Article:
Seeing how this new program serves both elementary age girls and boys, I could understand a scenario where BSA and GSA support some organization that wants to promote STEM, but I do not see why BSA is going it alone to create a new program that does not integrate into its other programs. How is letting these same girls into a portion of the scout program and then saying to them, “we hope to see you when you turn 16 (or whatever age Venturers are) for the rest of our program.” helpful to them or BSA?

        • My daughter is in GS and there isn’t much on STEM in Daisy and Brownie programs. Not sure if GSA would jump into this with BSA since it would distract from their programs and cookie sales (which seems to be a big focus for them).

          In the article, it talks about the program being for boys and girls from 3rd to 12th grade so they won’t be forced out and be told to come back later for Ventures.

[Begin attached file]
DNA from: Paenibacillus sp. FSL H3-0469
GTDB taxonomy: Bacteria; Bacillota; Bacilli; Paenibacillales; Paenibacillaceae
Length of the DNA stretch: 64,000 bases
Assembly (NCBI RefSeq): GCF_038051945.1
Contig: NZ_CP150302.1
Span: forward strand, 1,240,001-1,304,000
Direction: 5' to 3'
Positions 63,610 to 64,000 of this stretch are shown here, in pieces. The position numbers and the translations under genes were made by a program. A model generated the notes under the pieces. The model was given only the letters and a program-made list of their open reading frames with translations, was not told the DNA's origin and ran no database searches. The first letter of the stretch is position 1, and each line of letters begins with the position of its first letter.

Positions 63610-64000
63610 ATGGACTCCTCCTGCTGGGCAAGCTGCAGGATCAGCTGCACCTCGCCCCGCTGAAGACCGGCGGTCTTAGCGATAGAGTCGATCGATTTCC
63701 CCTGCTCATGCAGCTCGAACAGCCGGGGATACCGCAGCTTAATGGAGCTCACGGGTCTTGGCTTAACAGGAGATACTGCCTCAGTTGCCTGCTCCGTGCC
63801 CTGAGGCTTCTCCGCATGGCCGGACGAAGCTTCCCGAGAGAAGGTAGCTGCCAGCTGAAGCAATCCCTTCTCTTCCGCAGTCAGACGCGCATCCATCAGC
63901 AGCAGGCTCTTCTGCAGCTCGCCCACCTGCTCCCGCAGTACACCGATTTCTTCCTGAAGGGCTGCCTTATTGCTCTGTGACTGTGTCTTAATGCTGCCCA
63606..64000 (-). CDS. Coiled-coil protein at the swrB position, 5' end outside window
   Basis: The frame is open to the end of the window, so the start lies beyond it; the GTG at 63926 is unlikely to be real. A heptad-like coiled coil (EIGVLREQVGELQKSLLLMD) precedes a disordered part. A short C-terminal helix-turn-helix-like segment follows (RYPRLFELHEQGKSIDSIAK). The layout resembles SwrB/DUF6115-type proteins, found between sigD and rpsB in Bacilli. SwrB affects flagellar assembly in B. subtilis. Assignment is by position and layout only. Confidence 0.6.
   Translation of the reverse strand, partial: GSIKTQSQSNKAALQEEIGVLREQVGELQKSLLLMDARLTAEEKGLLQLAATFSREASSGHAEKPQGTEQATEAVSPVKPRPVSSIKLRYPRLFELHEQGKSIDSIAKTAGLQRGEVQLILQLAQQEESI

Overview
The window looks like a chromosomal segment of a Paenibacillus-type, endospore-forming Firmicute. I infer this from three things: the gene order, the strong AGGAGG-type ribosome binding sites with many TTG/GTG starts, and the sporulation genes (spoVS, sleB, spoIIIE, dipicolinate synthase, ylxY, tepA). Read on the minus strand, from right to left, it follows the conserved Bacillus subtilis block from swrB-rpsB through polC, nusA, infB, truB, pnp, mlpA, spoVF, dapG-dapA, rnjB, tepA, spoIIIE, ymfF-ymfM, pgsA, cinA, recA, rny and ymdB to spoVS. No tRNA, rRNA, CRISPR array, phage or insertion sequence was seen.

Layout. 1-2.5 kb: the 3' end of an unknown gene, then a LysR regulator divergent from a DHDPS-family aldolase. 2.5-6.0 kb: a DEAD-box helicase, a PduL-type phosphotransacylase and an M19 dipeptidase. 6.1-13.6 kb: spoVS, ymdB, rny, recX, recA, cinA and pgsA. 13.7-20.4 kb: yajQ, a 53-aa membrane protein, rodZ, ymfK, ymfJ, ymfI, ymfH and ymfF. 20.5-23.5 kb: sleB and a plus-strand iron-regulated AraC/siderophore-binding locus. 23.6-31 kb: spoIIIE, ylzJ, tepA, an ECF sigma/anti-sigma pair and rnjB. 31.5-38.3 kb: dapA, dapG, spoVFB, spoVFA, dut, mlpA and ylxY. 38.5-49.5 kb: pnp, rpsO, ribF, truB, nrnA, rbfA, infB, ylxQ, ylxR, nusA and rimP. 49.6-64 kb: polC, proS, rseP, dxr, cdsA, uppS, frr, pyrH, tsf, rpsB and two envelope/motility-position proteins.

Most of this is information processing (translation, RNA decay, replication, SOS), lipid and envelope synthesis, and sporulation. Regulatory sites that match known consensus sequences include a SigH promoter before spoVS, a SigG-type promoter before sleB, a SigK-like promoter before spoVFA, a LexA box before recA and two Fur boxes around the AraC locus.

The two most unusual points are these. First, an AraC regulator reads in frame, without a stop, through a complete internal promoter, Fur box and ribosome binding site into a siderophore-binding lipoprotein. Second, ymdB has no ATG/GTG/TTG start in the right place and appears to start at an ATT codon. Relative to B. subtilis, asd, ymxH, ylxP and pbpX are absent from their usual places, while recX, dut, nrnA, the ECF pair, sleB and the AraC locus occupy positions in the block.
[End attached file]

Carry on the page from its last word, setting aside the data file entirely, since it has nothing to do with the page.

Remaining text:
5. Do the same membership standards (no gay adults, belief in God required) apply in STEM Scouts as in BSA’s traditional programs? Or is STEM Scouts fully inclusive, like Exploring/Learning for Life?

      • Are you sure about this? If so, that’s great! Do you have any link that shows proof of this from BSA? Religion has no place in the scientific method… no idea is sacred! (ok, go ahead and vote me down). Do you know if leaders are required to be religious?

        • As noted in the discussion somewhere below, I sent an inquiry through the contact form on the STEM Scouts website, and received this response from an official at the Great Smoky Mountain Council: “Thank you for your interest in STEM Scouts. It is a fully inclusive program like Exploring and Learning for Life.”

          I just took another look at the STEM Scout website, and based on that, I have sent another inquiry via the webpage contact form as follows: